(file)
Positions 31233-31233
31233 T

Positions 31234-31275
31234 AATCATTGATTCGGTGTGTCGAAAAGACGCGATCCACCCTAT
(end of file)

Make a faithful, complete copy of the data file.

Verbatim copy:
Positions 31233-31233
31233 T

Positions 31234-31275
31234 AATCATTGATTCGGTGTGTCGAAAAGACGCGATCCACCCTAT